Money and Mission: Staying on Mission; Funding Operations
Here is a link to a superb TED talk – on funding for non-profit agencies.
From this short, brilliant presentation, two things need to be emphasized.
First, that we cannot deliver on the mission of an organization without adequate – actually, not just adequate, but a fully staffed – overhead. Without infrastructure, without overhead, without a full complement of administrators, the mission does not happen. Organizations will often, as part of their fund-raising, insist that they are very lean on “overhead”. Thus, for example, when I worked for reSource Leadership it was our policy and practice that 15% of all donations was allocated towards operations – the administrative costs of the organization. I received numerous complaints about this “tax” on someone’s charitable giving. They wanted us to be like another organization that said that 100% of their contribution would go towards the cause and literally nothing to overhead.
But wise and savvy donors know that their contribution will only be effective if the organization is will managed. And this means overhead; it means an operational expense. And if the cost from operations is not coming from the charitable donations, it is coming from somewhere. But I am suggesting that we need to educate donors so that they are savvy institutional thinkers and actually insist that 15% is a bare minimum an actually challenge us “can you really deliver on the mission if that is all you are assessing on my contribution?” Operational expenses and costs – overhead, administration – is essential to missional effectiveness. Yes, of course, we need to be lean in order to be effective. We need to routinely and consistently review the expense side and ask if we could do this more efficiently. But frugality is death to mission effectiveness. We need to be astute, but not confuse lower administration costs with greater mission effectiveness.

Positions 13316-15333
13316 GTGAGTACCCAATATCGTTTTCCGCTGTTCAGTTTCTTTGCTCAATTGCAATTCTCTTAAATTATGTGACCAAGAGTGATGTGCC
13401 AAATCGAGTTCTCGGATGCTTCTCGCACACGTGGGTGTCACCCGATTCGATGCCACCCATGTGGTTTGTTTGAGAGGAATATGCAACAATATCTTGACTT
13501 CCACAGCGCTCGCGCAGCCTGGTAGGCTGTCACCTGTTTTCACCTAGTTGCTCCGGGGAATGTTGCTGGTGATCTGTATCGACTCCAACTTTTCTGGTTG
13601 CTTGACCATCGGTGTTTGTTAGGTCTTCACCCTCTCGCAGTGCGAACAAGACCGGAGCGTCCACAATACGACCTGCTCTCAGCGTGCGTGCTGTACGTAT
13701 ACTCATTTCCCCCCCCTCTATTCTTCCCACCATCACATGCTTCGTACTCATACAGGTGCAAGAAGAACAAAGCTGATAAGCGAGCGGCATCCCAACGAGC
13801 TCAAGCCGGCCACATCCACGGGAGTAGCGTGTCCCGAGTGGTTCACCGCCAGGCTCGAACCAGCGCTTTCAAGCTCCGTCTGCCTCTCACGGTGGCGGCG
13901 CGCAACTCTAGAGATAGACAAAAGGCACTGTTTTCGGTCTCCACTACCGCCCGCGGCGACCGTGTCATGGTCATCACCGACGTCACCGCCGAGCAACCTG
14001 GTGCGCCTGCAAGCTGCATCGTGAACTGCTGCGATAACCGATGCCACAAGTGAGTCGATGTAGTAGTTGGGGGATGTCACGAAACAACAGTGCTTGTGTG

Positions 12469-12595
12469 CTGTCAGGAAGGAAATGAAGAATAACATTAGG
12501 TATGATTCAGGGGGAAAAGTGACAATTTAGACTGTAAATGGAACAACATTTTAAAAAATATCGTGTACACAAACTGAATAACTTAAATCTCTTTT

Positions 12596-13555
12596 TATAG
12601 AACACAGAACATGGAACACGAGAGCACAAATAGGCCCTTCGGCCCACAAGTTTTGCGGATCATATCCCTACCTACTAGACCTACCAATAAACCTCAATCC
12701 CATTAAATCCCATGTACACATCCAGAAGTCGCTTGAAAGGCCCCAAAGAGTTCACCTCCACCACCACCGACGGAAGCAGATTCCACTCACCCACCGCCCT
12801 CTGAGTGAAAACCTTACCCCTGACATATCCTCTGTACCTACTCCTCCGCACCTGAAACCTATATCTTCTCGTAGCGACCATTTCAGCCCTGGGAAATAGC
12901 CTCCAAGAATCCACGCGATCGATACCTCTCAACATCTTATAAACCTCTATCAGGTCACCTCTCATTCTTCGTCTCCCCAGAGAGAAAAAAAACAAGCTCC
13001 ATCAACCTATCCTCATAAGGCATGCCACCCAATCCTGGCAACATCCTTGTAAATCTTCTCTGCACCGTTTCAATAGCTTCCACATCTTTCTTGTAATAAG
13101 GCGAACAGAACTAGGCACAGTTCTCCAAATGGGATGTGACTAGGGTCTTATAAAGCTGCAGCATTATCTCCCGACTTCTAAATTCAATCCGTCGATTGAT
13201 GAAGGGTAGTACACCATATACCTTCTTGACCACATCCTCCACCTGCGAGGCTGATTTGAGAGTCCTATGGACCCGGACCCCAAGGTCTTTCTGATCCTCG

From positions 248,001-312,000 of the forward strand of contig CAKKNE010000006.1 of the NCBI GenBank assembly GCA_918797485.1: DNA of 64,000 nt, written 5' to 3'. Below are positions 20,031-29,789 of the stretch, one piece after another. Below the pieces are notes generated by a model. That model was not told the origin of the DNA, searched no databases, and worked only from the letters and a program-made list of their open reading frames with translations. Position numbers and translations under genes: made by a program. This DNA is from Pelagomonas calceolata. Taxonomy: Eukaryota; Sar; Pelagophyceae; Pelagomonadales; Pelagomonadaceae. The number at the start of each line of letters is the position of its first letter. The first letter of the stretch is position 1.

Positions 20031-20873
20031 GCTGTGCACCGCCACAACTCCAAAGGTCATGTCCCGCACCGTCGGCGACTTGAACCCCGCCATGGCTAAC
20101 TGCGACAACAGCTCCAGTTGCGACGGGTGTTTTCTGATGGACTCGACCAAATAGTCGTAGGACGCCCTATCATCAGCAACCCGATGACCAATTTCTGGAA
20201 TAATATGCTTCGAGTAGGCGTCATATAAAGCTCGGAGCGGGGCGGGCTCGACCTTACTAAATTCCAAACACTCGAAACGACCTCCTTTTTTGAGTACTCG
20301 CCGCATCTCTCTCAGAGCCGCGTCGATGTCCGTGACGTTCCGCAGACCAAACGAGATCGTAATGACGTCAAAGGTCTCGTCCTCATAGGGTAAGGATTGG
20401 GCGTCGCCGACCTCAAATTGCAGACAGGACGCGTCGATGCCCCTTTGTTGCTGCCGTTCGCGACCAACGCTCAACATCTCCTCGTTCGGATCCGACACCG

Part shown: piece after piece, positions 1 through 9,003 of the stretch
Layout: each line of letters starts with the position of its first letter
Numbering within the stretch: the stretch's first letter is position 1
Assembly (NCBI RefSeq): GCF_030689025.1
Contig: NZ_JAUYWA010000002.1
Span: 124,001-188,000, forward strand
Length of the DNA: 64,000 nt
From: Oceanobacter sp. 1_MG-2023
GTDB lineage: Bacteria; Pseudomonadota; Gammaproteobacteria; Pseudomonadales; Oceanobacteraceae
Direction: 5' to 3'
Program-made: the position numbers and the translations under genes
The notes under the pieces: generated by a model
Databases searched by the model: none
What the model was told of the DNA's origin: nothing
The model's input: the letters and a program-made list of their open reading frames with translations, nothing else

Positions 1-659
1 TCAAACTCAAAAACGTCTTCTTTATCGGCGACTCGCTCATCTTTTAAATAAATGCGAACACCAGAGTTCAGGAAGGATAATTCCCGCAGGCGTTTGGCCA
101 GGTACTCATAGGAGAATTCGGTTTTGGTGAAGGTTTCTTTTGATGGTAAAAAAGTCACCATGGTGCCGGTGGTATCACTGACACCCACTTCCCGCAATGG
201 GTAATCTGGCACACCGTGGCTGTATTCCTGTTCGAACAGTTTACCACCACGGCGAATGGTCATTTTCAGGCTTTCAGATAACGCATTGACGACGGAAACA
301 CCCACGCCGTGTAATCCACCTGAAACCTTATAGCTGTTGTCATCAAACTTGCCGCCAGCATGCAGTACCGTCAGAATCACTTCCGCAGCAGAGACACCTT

And second, this TED talk by Dan Pallotta is timely for those of us who need to keep our eyes on the vision – on where we need to be in two, four or even ten years. Do not settle with less when through patience and perseverance you can achieve something that in time and over time can make a substantive difference. Stay the course. Not in a pig-headed way when clearly the organization needs to downsize and re-structure. That is not what I am saying. We need to adapt and restructure and perhaps cut expenses here or there . . . but the main point is that this needs to be guided by the mission and that thus we always keep alive in our minds what it is that is “mission critical” and thus essential to our organization’s long term impact.